A few suggestions such as convergent validity are well taken and can be addressed in future community studies. This study was about the development of a screening tool which can be further validated by doing community study in the general population.

Another concern expressed by Andrade et al[1] was that the ASD diagnosis was made retrospectively. However, the fact was that the retrospective cohort was used and the diagnosis was re-established by the expert using ICD-10. Despite having multiple diagnostic tools for the diagnosis of ASD, none has been found to be 'gold standard' and combining two instruments gives a higher diagnostic accuracy. Further, many authors opine that gold standard for diagnosis continues to be 'expert clinical opinion'[2],[7],[8],[9],[10]. It has been argued that expert clinician is able to make use of extensive knowledge and experience that goes beyond diagnostic criteria. It has been further suggested that all the children in the control group should have been evaluated individually by the researchers to confirm their normal development rather relying on the report of parents and teachers[1]. Although we theoretically agree but would like to draw the attention to the fact that the assessment of the clinicians is again based on the report of parents and teachers due to the deficit in communication in ASD. Since the parents and teachers spend a lot of time with ASD children, they are in a better position to report on these children. Keeping this fact in mind, the report by parents and teachers was considered as normal development as far as ID or ASD was concerned[10].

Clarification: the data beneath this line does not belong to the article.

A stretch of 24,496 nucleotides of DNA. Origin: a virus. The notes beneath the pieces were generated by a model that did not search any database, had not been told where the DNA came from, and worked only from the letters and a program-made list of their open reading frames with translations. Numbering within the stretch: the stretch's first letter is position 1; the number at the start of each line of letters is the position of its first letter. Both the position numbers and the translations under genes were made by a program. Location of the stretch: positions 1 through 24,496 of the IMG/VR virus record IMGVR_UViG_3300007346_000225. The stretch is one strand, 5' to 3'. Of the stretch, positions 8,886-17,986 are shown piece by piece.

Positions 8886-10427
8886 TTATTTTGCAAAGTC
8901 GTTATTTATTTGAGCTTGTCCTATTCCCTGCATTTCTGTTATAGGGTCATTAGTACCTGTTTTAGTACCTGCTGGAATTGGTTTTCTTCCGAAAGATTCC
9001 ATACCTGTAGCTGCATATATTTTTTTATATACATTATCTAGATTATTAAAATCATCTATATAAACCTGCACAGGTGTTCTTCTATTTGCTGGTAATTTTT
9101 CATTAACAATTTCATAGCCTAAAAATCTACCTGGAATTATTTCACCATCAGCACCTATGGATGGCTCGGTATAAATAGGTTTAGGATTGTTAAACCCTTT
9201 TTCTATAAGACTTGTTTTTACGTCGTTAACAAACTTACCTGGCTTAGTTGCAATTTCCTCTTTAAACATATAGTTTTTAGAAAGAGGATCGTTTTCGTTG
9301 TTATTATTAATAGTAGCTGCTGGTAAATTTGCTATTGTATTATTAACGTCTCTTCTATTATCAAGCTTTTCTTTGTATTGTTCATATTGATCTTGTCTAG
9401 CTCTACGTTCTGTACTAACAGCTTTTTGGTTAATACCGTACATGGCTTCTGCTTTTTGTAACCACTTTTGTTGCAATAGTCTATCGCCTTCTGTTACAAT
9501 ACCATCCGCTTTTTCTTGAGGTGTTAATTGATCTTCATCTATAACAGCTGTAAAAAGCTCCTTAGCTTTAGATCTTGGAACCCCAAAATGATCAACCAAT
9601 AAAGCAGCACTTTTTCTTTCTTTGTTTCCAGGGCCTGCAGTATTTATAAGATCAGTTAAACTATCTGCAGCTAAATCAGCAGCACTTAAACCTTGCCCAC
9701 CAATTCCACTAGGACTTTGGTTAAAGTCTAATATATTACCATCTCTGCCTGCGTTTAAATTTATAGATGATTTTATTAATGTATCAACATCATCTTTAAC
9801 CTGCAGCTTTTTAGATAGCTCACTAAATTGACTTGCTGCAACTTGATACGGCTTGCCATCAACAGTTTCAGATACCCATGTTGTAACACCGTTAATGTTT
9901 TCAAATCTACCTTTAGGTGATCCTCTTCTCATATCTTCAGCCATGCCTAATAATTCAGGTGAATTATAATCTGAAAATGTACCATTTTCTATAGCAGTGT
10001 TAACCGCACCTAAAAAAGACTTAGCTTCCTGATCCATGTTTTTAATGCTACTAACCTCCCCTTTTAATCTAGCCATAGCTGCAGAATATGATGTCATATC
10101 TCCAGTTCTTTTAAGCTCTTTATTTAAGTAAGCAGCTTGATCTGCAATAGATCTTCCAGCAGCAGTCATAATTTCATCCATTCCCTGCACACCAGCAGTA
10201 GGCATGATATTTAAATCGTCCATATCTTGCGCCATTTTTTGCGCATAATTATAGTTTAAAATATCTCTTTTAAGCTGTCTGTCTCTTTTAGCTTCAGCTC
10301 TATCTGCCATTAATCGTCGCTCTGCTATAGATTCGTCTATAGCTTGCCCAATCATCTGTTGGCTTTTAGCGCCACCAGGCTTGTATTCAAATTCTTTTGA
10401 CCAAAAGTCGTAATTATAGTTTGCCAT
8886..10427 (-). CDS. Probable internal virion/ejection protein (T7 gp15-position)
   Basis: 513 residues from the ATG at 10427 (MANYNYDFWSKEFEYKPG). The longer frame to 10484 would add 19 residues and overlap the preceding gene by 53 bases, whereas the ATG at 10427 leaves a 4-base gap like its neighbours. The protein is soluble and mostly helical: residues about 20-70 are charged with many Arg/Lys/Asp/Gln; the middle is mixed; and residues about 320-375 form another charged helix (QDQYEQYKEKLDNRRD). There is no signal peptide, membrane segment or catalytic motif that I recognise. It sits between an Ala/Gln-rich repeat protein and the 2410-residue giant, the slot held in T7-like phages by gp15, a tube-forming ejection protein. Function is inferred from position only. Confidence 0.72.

Another concern expressed was regarding blinding. It was pertinent to mention here that the scale was administered by research workers (independent investigators) who were not part of this study. Moreover, the diagnosis was made by the first author and scales were administered by research staff; so, partial blinding was there. Complete blinding was neither intended nor possible in such studies.

Another concern was about using convenient sample. For a disorder like ASD which is not very common, it would become financially and logistically extremely difficult to take the sample from community. Further, many scales or screening instruments have been developed in clinic population in the past. In earlier studies on development of screening and diagnostic tool, clinic population was used like CAST in 4-11 yr[5] and while developing Checklist for Autism in Toddlers (CHAT)[11], siblings of children with autism were taken. Individuals with ASD included in our study were not from a particular city but from north India.